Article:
More PSMAS skeletons tumble

Source: More PSMAS skeletons tumble | The Herald

More PSMAS skeletons tumble

Herald Reporter

PREMIER Service Medical Aid Society (PSMAS) and its subsidiary Premier Service Medical Investments (PSMI) channelled nearly $1 billion to their Holding Company in management fees at a time when the institution was struggling to settle about $743 million worth of service provider claims, The Herald can reveal.

Ironically, PSMAS has been struggling to have its card accepted by service providers due to delayed payments, most of which are done beyond the stipulated statutory 60-day period but has enough for the top brass, insiders said.

The institution has also been struggling to stock its pharmacies resulting in the majority of its membership being turned away without medication.

According to the organisation’s 2021 financial report, PSMAS collected nearly $8 billion during the period under review from which $ 500 million was channelled to Premier Service Holding Company in management fees alone.

Similarly, PSMI channelled almost the same amount to the same Holding Company, further financially constraining the organisation.

Oddly, during the same year, PSMI introduced co-payments to all PSMAS card-carrying members, and members are now required to pay US$5 or its equivalent for consultation fees.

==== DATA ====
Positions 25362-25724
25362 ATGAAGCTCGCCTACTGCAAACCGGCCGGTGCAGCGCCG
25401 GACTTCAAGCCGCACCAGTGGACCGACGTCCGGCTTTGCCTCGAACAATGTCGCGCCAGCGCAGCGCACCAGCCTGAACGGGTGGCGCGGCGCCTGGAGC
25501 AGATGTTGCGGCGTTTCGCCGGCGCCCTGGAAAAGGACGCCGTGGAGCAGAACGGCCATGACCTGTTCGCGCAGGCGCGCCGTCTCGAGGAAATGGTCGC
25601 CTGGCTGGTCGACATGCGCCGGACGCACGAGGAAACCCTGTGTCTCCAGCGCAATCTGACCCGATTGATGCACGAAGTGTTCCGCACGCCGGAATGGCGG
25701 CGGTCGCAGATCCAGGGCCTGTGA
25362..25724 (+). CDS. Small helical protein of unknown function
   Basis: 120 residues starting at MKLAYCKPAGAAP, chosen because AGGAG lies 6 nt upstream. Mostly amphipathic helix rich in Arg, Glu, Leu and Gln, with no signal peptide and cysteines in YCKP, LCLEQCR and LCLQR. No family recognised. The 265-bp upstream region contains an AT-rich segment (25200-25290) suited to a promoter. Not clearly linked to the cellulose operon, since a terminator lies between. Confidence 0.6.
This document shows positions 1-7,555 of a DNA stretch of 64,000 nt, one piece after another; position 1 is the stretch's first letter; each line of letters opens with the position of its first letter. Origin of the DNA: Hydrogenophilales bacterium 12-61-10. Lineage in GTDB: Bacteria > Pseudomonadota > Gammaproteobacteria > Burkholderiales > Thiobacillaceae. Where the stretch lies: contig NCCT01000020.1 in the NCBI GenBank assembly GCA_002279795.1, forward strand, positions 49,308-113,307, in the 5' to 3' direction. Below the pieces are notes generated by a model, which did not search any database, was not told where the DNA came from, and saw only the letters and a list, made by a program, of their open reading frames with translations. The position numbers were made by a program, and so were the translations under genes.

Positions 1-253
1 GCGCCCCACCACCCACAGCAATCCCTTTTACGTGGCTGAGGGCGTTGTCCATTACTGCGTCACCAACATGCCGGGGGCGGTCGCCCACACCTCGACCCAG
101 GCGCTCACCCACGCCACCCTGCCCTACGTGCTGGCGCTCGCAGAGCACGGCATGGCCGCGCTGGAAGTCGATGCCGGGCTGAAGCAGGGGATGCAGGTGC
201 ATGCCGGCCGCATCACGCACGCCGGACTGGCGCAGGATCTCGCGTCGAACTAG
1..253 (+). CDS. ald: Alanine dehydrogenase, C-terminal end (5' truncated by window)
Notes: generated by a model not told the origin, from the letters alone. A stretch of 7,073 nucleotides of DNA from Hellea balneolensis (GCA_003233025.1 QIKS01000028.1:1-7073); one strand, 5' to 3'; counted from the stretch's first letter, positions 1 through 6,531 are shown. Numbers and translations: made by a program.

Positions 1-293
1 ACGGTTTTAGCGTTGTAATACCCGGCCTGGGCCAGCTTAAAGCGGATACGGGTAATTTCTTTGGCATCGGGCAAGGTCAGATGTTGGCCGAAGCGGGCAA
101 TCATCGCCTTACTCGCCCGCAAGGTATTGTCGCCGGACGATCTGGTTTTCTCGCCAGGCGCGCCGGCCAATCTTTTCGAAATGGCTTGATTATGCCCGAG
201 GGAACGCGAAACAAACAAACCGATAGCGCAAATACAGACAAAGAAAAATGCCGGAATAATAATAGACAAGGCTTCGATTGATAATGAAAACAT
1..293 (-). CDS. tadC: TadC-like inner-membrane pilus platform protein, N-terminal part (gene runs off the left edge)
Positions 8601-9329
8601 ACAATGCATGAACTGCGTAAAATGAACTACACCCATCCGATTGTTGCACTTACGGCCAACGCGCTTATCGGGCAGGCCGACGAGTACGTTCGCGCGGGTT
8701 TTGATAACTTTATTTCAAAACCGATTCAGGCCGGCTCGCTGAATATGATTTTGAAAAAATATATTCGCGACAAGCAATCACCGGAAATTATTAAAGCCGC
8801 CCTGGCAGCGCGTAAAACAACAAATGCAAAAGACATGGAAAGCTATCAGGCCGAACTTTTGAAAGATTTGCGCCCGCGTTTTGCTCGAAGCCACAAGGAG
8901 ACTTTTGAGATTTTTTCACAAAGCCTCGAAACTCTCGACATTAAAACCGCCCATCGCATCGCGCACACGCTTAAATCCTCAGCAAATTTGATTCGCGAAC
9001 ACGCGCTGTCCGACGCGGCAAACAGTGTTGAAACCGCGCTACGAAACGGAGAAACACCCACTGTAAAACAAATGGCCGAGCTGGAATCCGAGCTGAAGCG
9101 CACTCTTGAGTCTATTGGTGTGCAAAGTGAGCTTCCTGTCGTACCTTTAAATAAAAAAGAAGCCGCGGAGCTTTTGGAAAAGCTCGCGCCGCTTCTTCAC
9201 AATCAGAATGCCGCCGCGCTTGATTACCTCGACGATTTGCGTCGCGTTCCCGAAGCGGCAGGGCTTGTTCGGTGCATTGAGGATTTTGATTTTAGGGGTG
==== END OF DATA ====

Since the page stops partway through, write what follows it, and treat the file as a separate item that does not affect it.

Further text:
Insiders at PSMAS House claim that though these management fees, which constitute five percent of all PSMAS revenue and five percent of PSMI revenue were approved by the board and are within acceptable thresholds in corporate governance, they are an unnecessary cost to members’ subscription

“Whilst some quarters are arguing that members’ subscriptions are meagre and cannot sustain either PSMAS or PSMI operations, management is busy slitting that little subscription into non-core business. The Holding Company is an unnecessary entity as it creates unnecessary expenses for the Society and with the current state of affairs, it is not clear whether the Society is still abiding by the statutory requirement of channelling 80 percent of every dollar collected towards service provision,” said the insiders.

Best practices in the medical aid industry require 80 percent of every dollar collected from a member towards payment of claims, 15 percent for administration, and 5 percent must be on reserve.

Another insider from PSMI said the management fees were unfair for workers as they have been struggling to get salaries on time yet management fees are paid religiously and on time.

“Employees from the Holding Company have never gone without a salary as they feed on these management fees, yet we can go for months on half salaries. The most painful thing is this expense is unnecessary worse now that they even want to introduce two more structures beyond the Holding Company,” said the insider.

According to the Deed of Trust document, PSMAS intends to have a Board for the Holding Company appointed by Trustees. The Trustees are appointed by members at an AGM.

While board sitting allowances do not account for a huge chunk of PSMAS expenses, some board members have a tendency of abusing their power for personal gain. Some of the cases already in the public domain include the procurement of vehicles for board members.

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